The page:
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“If you’re gonna accuse me of lying, be a man and say it out loud, for Pete’s sake. Either way, I’m gonna hear you whether you look me in the eye or not. Let’s face it, there’s not a whole lotta ideas in there. Like mice in a cage.”

Yeah, sometimes I look at Jason like that too.

I wasn’t looking at the screen when this episode started playing and looked up, concerned that something had happened to my sound system. And then Bill pulls up in front of Sookie’s house and shuts the radio off, which makes the sound go with it and I remember that this is the episode where we find out Bill likes throat singing. Sometimes I get the impression that Bill thinks that the average American listens to throat singing and he’s bought the CD because he thinks that it helps him fit in. This impression is not helped by the argument that Bill and Sookie have.

Bill is trying to defend his glamouring and threatening of the cop that stopped their car in the last episode. He could have ripped the guy’s throat out, but he didn’t, because Sookie was there. He’s trying to mainstream, see? Bill has a sort-of point; he’s a predator who is suppressing his natural instincts. For once, Sookie isn’t buying what Bill is selling. She’s not impressed with a guy who has to fight his instinct to slaughter people or who hold creepy orgies in their homes. She wants a guy whose world doesn’t even involve those things.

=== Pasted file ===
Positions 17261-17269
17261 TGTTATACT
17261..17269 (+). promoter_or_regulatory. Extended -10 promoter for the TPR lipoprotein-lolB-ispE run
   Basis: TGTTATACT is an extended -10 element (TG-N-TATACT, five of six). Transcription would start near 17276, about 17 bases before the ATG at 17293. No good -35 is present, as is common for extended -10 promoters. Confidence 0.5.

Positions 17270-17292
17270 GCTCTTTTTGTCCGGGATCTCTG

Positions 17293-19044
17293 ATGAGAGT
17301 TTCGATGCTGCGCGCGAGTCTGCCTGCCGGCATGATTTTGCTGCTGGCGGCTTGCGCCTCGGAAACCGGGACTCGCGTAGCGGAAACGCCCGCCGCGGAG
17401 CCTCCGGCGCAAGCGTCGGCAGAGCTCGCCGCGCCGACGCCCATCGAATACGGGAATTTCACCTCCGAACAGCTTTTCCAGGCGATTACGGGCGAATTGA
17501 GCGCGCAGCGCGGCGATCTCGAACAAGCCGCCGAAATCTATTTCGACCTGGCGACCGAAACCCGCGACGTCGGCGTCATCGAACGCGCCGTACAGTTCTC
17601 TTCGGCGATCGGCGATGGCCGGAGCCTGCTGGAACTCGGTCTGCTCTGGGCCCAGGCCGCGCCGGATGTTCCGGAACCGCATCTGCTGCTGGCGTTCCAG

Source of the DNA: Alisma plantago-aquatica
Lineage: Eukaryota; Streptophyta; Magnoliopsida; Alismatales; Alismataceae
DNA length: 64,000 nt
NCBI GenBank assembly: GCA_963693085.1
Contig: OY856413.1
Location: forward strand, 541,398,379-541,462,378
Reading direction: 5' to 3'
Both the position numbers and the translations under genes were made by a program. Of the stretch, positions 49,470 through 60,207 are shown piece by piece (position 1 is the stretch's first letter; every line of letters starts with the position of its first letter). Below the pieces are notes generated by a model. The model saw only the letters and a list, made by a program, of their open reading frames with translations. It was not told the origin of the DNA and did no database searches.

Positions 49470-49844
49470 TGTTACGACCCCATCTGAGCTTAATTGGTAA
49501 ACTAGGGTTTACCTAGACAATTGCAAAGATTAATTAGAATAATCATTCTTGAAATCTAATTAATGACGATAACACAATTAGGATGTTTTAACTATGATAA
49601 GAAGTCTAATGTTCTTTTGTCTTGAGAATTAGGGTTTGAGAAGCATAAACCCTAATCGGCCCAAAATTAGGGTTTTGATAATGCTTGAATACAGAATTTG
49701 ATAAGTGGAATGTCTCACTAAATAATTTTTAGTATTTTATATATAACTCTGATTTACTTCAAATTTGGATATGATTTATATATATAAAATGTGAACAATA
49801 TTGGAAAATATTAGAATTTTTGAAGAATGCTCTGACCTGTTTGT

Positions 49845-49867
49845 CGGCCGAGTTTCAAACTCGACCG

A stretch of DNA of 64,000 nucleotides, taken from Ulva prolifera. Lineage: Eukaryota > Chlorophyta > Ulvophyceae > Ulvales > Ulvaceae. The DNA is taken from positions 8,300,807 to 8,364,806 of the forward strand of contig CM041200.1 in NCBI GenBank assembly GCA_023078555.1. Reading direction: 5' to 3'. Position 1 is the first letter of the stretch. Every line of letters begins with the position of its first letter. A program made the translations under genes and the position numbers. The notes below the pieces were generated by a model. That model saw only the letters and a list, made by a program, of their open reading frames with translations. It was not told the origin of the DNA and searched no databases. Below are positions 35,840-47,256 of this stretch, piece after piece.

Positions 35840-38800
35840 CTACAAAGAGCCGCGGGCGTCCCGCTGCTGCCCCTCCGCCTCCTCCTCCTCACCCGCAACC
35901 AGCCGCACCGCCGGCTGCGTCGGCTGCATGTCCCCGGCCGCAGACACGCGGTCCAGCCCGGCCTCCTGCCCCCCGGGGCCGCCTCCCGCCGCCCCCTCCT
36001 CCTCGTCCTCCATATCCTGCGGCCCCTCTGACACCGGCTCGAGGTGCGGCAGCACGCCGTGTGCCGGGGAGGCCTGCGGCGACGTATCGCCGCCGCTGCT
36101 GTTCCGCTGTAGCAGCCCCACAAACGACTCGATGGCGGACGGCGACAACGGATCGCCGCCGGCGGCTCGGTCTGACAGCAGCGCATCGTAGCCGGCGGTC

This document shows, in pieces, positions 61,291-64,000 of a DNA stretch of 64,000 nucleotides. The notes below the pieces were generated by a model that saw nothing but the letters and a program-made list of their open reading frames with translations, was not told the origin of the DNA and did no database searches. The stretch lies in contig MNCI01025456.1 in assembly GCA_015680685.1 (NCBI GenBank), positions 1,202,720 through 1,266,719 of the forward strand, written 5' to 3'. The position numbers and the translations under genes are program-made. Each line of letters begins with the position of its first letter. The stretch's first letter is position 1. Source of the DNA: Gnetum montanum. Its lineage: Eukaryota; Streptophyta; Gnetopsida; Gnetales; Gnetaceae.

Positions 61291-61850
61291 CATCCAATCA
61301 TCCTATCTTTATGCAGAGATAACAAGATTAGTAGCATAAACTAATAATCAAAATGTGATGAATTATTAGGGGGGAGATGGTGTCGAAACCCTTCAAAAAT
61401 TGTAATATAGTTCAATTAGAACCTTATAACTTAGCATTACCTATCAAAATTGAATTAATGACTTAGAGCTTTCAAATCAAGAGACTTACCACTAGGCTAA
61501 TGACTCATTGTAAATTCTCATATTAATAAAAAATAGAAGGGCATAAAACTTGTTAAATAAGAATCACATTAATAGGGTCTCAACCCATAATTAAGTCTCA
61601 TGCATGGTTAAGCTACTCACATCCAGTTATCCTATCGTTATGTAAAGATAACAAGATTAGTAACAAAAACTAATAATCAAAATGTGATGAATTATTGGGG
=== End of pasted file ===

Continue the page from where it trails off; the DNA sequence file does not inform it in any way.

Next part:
Bill won’t be calling on her again.

Unfortunately, that doesn’t mean he won’t be seeing her again. Adele, Sookie’s gran, has set up her Bill-centered Descendants of the Glorious Dead meeting and that’s all the town is talking about. Adele’s choice of speakers isn’t entirely popular:

Woman on the phone: You will go to hell for this!
Adele: All right, same to you. Bye now.

Adele sees Bill as a link to the past, some romanticized time when the South was fighting for independence. Everyone on this show projects something onto the vampires. Adele and her ideas of the proper Southern gentlemen. Tara and Arlene see boogeymen. Sookie thought they were glamorous and worldly until she got to know a couple.

Sookie and Sam, kissing in a tree.